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From |
"Tiago V. Pereira" <tiago.pereira@mbe.bio.br> |

To |
statalist@hsphsun2.harvard.edu |

Subject |
RE: st: Meta analysis in single group, |

Date |
Thu, 5 Jan 2012 14:36:09 -0200 (BRST) |

David, If I am not wrong, within-study variances are usually assumed to be known, but are estimated from the data. So, once the combined studies are of approximately equal size, bias in the summary estimate is likely to be small, if any. The only problem I see for the `pre-pos' case is regarding the correlation estimate between time points (i.e. the correlation between pre and pos) if one does not have the raw data. Assumption of zero correlation will provide a conservative Wald test (Z test) if the true correlation is >0, but an anti-conservative Z test otherwise. Again, if the studies to be combined are approximately of equal size, bias in point estimates will be small. Tiago ----------------------------------- What should he do about the possibility of substantial bias when estimated variances are used in inverse-variance weighting and the DerSimonian-Laird method? David Hoaglin ------------------------------------ Dear Asad, I solved that problem writing my own code (both fixed-effects 'inverse variance' and DerSimonian-Laird methods). They are easy to implement, and I think that in your case this is the only way out. -metan- has an option to perform analyses using the effect and its standard error. However, that approach will not be suitable when data is continuous, since the normal approximation may not be valid depending on the sample size. To address your question, you need to estimate the mean difference (pos vs pre) for each study. Then, an appropriate variance estimate should be computed. To do that, a proper correlation estimate has to be known (or estimated from the data). Once you have the mean effect and its variance, a variance-weighted analysis can be performed. Let me know if you need help. Tiago * * For searches and help try: * http://www.stata.com/help.cgi?search * http://www.stata.com/support/statalist/faq * http://www.ats.ucla.edu/stat/stata/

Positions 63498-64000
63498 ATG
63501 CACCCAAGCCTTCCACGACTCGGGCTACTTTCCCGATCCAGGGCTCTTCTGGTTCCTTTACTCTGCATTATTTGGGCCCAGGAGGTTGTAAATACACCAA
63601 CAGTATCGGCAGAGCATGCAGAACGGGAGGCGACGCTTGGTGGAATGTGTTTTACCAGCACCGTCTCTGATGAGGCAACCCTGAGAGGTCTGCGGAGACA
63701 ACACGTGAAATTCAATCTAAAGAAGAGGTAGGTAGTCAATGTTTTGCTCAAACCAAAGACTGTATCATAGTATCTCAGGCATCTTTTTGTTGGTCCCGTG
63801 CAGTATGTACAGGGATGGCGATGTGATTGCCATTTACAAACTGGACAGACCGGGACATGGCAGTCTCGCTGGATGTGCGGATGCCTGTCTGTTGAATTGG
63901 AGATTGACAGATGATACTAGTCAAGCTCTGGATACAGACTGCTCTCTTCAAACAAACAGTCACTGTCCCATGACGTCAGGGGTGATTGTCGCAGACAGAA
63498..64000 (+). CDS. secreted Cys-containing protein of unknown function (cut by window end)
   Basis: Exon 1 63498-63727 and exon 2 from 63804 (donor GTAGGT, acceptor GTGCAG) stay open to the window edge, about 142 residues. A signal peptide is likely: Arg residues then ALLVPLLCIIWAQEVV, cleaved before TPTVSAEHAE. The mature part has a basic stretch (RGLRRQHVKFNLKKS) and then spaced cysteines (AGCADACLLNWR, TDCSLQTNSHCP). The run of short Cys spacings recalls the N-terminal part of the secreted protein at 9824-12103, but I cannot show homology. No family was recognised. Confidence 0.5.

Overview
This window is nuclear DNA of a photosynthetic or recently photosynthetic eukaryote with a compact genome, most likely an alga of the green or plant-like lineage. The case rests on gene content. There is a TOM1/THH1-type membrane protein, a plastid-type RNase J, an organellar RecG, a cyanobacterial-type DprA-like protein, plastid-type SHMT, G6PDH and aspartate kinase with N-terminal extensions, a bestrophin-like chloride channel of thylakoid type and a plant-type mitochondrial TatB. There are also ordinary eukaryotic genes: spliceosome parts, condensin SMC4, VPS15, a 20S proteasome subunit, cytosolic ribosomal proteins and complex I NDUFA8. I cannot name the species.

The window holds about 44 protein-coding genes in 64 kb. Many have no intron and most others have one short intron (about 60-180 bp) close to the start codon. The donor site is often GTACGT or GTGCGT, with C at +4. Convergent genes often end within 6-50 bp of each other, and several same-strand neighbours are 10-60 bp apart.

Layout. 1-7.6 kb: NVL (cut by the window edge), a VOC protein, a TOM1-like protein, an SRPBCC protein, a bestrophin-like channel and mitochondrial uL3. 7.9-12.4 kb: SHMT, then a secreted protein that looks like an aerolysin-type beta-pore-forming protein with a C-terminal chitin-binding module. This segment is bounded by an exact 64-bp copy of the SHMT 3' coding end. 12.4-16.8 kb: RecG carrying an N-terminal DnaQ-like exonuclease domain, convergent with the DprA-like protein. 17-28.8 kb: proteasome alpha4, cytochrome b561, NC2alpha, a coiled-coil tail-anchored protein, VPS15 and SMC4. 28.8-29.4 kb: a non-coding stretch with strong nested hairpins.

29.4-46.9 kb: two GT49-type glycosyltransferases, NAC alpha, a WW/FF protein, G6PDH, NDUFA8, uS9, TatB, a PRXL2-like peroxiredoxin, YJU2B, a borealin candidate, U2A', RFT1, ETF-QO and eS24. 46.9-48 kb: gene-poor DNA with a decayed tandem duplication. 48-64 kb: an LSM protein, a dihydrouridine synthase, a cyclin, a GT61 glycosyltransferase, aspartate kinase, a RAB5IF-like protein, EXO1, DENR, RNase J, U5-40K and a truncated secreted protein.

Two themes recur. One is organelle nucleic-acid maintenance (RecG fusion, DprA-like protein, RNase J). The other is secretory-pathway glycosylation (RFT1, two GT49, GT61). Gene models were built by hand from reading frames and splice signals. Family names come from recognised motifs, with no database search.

**Follow-Ups**:**Re: st: Meta analysis in single group,***From:*David Hoaglin <dchoaglin@gmail.com>

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